Fear-Free Vet Visits - How Wonderful!
If you’re a cat lover, you should also love the new shift within the veterinary profession. It’s called the Fear Free movement - and it’s a movement that’s super important… and long overdue.
The Fear Free movement is a recognition (finally) that one of the greatest barriers that keeps cats from getting the veterinary evaluations and care they need isn’t the cost of veterinary care, nor the busy lives that pet owners lead (although both of these reasons certainly are contributing causes). Rather it’s the stress and anxiety that cats show, and the anxiety that their people anticipate and perceive, when undertaking a trip to the veterinarian’s office.
*Of course, another significant barrier to cats getting the care they need is a general misconception that cats are the “low maintenance” pets and they don’t actually need routine check-ups and care, which is untrue. But that’s a topic for another blog post… which just so happens to be here. But I digress.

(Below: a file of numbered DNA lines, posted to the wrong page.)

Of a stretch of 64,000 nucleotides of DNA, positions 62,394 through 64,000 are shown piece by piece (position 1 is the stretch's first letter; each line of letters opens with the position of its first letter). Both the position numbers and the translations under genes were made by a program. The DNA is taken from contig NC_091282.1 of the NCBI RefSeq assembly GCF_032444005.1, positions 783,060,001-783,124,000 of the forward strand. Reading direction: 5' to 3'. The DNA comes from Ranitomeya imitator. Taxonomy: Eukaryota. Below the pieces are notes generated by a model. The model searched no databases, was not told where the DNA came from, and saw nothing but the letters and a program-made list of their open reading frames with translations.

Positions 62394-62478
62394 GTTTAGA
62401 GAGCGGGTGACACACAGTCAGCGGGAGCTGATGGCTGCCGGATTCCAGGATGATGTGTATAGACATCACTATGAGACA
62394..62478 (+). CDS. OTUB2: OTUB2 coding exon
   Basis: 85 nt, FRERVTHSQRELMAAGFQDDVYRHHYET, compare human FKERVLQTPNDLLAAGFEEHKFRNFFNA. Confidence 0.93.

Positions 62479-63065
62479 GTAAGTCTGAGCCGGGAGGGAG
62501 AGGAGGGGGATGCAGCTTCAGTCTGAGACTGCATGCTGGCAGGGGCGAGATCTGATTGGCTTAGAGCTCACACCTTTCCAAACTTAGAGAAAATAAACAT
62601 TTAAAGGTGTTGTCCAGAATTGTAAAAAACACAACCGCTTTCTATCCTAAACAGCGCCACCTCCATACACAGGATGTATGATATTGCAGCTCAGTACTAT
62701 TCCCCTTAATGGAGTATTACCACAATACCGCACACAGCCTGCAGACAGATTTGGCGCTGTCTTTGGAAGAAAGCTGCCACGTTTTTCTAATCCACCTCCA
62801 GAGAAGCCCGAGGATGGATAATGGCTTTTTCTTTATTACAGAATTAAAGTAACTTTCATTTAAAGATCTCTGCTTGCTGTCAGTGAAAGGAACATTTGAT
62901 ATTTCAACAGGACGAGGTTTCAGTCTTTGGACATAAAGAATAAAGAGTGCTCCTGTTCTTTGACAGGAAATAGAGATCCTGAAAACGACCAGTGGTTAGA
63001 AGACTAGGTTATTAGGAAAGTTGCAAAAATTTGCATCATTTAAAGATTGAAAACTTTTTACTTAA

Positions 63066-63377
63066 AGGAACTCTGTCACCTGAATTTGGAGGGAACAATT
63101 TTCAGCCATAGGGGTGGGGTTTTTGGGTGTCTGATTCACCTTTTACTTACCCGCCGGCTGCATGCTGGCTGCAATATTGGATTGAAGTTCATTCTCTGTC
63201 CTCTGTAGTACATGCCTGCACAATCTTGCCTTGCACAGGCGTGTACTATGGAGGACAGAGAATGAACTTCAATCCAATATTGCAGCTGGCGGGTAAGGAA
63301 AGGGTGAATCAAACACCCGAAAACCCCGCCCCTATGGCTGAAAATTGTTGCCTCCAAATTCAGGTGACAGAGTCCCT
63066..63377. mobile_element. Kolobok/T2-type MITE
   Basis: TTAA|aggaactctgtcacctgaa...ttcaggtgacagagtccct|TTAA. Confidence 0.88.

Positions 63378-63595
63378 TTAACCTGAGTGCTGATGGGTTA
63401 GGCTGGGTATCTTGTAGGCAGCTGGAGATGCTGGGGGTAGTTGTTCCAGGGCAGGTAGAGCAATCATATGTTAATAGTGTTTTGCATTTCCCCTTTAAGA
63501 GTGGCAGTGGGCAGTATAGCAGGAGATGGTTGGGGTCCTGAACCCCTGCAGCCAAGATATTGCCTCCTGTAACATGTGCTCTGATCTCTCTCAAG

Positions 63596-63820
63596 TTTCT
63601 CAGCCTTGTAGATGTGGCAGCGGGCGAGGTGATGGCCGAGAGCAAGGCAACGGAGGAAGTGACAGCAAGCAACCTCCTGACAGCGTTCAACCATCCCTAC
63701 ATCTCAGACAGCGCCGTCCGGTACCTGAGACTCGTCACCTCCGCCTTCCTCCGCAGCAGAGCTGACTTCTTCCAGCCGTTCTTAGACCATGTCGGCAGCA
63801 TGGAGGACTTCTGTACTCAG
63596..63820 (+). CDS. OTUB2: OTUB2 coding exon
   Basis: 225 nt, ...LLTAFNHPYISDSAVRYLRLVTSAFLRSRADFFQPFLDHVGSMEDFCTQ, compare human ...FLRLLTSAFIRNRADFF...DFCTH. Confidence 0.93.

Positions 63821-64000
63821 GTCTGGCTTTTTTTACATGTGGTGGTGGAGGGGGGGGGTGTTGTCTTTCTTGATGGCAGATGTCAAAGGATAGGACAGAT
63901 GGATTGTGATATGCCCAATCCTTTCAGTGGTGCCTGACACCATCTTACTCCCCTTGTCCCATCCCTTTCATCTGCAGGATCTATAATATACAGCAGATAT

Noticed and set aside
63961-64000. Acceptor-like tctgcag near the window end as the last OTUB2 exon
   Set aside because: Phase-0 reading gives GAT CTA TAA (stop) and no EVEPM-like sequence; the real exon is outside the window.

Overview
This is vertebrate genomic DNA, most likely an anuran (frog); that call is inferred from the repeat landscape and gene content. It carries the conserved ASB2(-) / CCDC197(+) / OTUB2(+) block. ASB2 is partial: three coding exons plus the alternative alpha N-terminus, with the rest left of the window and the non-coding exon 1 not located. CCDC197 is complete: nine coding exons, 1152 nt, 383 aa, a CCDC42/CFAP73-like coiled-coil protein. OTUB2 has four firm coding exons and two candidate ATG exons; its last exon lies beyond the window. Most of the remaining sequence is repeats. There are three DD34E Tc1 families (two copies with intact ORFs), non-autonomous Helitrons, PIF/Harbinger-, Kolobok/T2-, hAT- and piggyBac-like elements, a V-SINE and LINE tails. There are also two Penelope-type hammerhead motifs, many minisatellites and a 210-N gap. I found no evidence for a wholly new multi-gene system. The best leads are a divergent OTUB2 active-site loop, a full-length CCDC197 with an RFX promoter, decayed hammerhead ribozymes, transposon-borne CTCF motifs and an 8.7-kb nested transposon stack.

The Fear Free principles are, in large part, based on the wonderful work of the late, great Dr. Sophia Yin, as well as Dr. Karen Overall, and a lot of other wonderful animal behaviorists, trainers, and veterinarians. Dr. Marty Becker has, along with others, taken up the mantle to educate about, promote, and further the principles of the Fear Free movement. And, as you would expect, he’s proving to be a great spokesperson and champion for the cause.
Now, while there are many things that we within the profession can be doing (and, in an increasing number of cases, are doing), there are also some simple things that you can be doing with your pets at home, both on a regular basis and in advance of a veterinary visit, to help ensure as peaceful an experience as possible… for everyone involved.
What To Do To Minimize Your Cat’s Stress When Going To The Vet
- Every now and again, take your cat for a quick social visit to your vet’s office. No needles, no weight checks, and NO temperature taking… just some petting, socializing, and treating. Doing so can greatly help to prevent or break the association of the vet’s office with stress — especially if you start doing this when your cat is just a kitten.